EXCLUSIVE: Cameron in humiliating u-turn on future of Britain's aircraft carriers with return of the jump jet
Tim Shipman and Ian Drury
U-turn: David Cameron has agreed to scrap the aircraft that were due to fly off carriers and replace them with jump jets that he had previously rejected
David Cameron has agreed to perform a u-turn on the future of Britains aircraft carriers.
In a humiliating reversal, the Prime Minister has agreed to scrapping the aircraft that were due to fly off the troubled warships and replace them with jump jets which he had previously rejected.
Senior Downing Street sources say Mr Cameron has decided to follow the advice of military chiefs by abandoning plans to buy the conventional F-35C Joint Strike Fighter after costs soared by £1.8billion.
Instead, the Government will revert to the F-35B version which take off and land like the Harrier jump jet - a move they controversially axed in 2010.
The decision will be especially embarrassing for Mr Cameron because the jump jet was Labours choice and when he overturned it they derided it as an error.
But an ongoing review of the programme ordered by Downing Street has found a string of problems with buying a fleet of F-35C jets.
A senior security source said the decision has been made and will be signed off by the National Security Council in the next two to three weeks.
All the evidence points in one direction, the source said. It will have to be formally looked at by the NSC.
Mr Cameron had resisted calls by Defence Secretary Philip Hammond to change the decision - which was originally announced by his predecessor Liam Fox in 2010.
But a source close to the Prime Minister said he had now been persuaded: If David has to make what are very difficult political decisions he wants to make absolutely sure that theyre the right ones.
Scrapped: The PM has followed military chiefs in abandoning plans to buy the conventional F-35C Joint Strike Fighter, pictured in a U.S. Navy test flight, after costs soared by £1.8billion
If the government had opted to press on with the refit of the HMS Queen Elizabeth and HMS Prince of Wales, pictured in an artist's impression, it could have delayed the carriers by another seven years
No 10 officials said the rising cost of the aircraft and the fact that the conventional version of the aircraft is now badly delayed has forced the change of heart.
Pressing on with the refit could delay the £6.2billion HMS Queen Elizabeth and HMS Prince of Wales by another seven years - until 2027. This was considered untenable, militarily and politically, said one source.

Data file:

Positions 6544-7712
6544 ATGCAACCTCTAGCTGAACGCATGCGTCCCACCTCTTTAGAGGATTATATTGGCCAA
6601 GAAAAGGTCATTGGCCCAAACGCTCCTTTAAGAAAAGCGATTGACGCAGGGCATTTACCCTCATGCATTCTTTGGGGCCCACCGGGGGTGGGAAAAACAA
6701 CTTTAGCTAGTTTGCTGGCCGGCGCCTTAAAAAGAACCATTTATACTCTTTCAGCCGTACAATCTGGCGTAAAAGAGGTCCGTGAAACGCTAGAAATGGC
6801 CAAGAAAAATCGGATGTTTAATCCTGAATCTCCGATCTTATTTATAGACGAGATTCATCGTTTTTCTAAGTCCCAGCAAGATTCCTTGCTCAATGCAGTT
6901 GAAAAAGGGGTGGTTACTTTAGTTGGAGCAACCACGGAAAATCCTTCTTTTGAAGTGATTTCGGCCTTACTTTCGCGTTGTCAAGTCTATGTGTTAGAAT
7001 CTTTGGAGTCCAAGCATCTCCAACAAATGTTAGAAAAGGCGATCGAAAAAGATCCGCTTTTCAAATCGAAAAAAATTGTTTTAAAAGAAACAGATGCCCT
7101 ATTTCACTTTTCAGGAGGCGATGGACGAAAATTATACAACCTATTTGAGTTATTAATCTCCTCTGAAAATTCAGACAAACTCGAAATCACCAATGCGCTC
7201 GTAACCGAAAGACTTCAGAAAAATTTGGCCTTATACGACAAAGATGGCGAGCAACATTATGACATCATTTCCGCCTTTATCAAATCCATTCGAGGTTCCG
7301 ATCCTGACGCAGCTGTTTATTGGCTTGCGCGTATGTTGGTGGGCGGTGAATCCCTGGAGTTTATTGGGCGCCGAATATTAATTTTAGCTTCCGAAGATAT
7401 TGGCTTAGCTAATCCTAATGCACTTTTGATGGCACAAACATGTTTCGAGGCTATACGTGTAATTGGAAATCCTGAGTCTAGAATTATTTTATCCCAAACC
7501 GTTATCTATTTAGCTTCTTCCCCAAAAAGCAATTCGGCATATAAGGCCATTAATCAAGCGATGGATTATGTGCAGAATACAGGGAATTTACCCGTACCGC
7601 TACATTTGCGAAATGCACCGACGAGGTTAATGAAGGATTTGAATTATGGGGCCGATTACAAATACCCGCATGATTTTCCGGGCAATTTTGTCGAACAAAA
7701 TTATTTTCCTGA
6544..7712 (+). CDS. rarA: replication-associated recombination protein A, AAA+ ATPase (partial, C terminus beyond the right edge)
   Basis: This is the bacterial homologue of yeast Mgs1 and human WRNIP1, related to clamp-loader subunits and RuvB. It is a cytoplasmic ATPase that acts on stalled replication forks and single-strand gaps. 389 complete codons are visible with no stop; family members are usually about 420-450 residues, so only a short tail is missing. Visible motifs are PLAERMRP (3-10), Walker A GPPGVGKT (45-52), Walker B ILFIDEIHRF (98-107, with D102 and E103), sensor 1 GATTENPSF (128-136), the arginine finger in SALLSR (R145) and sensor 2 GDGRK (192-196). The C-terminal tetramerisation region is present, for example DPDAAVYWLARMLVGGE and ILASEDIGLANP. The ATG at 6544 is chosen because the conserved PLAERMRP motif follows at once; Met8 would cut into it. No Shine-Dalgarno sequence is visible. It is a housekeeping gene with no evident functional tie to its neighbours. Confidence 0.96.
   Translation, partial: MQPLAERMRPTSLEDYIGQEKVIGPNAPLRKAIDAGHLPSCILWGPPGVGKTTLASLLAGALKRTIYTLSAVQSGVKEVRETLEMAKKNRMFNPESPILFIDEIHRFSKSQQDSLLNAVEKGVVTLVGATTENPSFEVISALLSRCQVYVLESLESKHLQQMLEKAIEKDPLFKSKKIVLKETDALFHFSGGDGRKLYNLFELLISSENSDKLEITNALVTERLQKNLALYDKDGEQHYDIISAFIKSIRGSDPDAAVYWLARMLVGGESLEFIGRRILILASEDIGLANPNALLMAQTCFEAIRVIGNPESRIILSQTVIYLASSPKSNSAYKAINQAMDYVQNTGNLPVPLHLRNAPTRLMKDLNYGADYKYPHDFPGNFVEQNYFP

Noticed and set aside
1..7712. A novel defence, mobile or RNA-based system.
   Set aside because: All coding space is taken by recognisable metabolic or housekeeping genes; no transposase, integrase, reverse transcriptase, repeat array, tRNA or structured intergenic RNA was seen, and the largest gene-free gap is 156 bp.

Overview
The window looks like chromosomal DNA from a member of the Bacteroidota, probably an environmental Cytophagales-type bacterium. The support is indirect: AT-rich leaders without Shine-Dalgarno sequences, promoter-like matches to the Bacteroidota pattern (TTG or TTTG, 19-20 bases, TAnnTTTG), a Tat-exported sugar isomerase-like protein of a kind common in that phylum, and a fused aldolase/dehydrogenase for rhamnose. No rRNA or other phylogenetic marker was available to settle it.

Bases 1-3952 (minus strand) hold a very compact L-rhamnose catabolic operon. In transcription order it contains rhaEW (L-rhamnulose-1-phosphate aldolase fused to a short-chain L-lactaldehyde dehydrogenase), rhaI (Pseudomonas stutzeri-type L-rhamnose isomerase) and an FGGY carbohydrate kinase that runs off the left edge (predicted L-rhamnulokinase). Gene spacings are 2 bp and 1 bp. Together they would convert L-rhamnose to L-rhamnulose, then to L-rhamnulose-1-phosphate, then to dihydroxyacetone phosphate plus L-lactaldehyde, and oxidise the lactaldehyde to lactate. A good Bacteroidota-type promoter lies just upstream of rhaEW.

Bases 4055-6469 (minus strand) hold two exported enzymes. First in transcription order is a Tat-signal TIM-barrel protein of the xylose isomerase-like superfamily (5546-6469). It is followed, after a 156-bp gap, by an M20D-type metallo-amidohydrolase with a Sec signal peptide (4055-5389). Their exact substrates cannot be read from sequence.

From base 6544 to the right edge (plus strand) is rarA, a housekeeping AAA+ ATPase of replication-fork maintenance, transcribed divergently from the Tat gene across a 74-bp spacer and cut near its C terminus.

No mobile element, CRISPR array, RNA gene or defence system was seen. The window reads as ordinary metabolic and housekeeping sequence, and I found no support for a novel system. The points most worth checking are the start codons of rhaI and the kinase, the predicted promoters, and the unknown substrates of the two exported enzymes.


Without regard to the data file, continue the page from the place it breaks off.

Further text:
The major problem with the conventional aircraft is that we would be without carrier capability for far too long, the Downing Street source said.
The cost of fitting the 65,000-tonne Queen Elizabeth carriers with cats and traps so the F-35C aircraft can be launched and land without plunging from the decks into the sea has trebled from around £600,000.
Humiliation: Labour's Jim Murphy said the decision showed the ' the Government acted without strategy and in haste
The existing programme would also provide only one operable carrier, rather than two, because of the huge cost of installing an electromagnetic catapult system and arrester wires.
The F-35C warplanes are also too heavy to land on the deck of Frances Charles de Gaulle carrier. Compatibility with the French vessel was a key reason for ministers switching aircraft in the first place.
The latest decision will also heighten criticism of the Government for selling its fleet of 70 Harriers - instrumental in winning the Falklands War - to the U.S. for just £100million last year.
Top brass are understood to be ready to present Mr Cameron with the overwhelming case to switch aircraft even though the jump jet cannot fly as far and carries fewer bombs.
One senior official said: It [a reversion to the F-35B] is fully endorsed by the Chiefs of Staff, importantly including the Royal Navy and RAF. The Prime Minister is not expected to make a formal announcement until next month at the earliest.
Shadow Defence Secretary Jim Murphy said: This u-turn would be a humiliation for the Prime Minister.
The Government acted without strategy and in haste. The aircraft carrier programme goes to the heart of our ability to act in the world but is now confused and incoherent.
Prime Ministerial hubris has combined with departmental incompetence and left British air power at sea degraded.
An MoD spokesman said the cash-strapped department was finalising its 2012-13 budget and reviewing all programmes, including elements of the carrier strike programme, to validate costs.
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